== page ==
There are many versions of the story of Milo of Croton and the calf. Today, I’ll use this one:

To become the greatest wrestler in Greece, to win six Olympic laurels, Milo had to train like the rest of us.  His method?  Borrow a new born calf and carry it around Croton day after day, week after week, and month after month.  As the calf grew, so did Milo’s strength, until he was the strongest wrestler in Greece and could carry the now full grown bull upon his back.

What did he do once the bull was grown? He ate it.

That’s what we’re about here, carrying the weight, getting in the miles, doing the work, day in and day out, making small gains, occasionally dropping the calf, but always picking it back up.  It’s a simple enterprise – do the work, get better.  At sport, at life, at everything.

Mainly I post about running. Sometimes I ruminate on  ancient languages, sport, classical philosophy, history and myth.  On occasion I post about other stuff.  Parts of this site worth checking out include the resources and inspiration page  where I archive materials I’ve found helpful or inspiring, the Boston Qualifier Questionnaire, where I ask runners who have qualified for the Boston Marathon a series of questions about how they got there, and the jock roll where I compile blogs and websites by amateur athletes.

Milo and the Calf is a project managed by me, Seanv2, with occasional contributions from others.  I am a father, husband, attorney, runner, occasional rock climber, push up enthusiast, and wanna be classicist living in Brooklyn, NY.  In my youth, I ran a punk rock magazine you’ve probably never heard of. These days my outlet for my writings unrelated to lawyering is this thing.  Get in touch at miloandthecalf@gmail.com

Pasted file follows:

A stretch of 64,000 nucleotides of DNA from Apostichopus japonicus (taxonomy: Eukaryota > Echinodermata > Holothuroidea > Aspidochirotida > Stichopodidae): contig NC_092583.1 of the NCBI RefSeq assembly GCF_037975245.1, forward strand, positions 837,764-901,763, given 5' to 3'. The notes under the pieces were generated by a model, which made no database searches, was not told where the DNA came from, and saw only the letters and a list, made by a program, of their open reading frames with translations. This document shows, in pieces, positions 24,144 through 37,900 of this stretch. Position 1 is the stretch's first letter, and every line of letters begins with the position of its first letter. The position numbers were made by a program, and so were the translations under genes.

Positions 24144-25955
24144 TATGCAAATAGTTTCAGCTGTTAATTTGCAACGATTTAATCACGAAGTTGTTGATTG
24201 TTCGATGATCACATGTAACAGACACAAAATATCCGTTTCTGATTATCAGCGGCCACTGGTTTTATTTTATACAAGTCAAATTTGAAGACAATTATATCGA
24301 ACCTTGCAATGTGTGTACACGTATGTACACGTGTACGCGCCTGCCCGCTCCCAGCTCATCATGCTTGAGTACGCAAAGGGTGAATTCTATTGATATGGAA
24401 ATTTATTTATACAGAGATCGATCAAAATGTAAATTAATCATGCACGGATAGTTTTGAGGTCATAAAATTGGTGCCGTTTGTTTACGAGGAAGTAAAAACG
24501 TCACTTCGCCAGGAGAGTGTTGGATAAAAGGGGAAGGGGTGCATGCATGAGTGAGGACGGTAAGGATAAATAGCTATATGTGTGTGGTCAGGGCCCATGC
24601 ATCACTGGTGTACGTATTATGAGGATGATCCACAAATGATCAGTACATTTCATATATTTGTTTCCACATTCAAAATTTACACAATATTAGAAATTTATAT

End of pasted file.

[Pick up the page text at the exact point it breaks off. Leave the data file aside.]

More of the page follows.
Like Milo at www.facebook.com/MiloAndTheCalf

Follow Milo at https://twitter.com/MiloandtheCalf

6 Responses to About

  1. Pingback: Running On Dark Mornings: How Virtuous It Is « Samir Chopra

  2. Pingback: Wishful Dreaming And Running On Cold Mornings « Samir Chopra

  3. Pingback: fitness en la antigua Grecia - Ventiao

  4. Pingback: Milón de Crotona y el principio de progresión: fitness en la antigua Grecia | Nutrición Total

  5. Pingback: Milón de Crotona y el principio de progresión: fitness en la antigua Grecia | Eduardo A. Suck B

  6. Pingback: Some thoughts on the nature of blogging | Milo and the Calf

Leave a Reply

Fill in your details below or click an icon to log in:

WordPress.com Logo

You are commenting using your WordPress.com account. Log Out / Change )

Twitter picture

You are commenting using your Twitter account. Log Out / Change )

Facebook photo

You are commenting using your Facebook account. Log Out / Change )

Google+ photo

You are commenting using your Google+ account. Log Out / Change )

Connecting to %s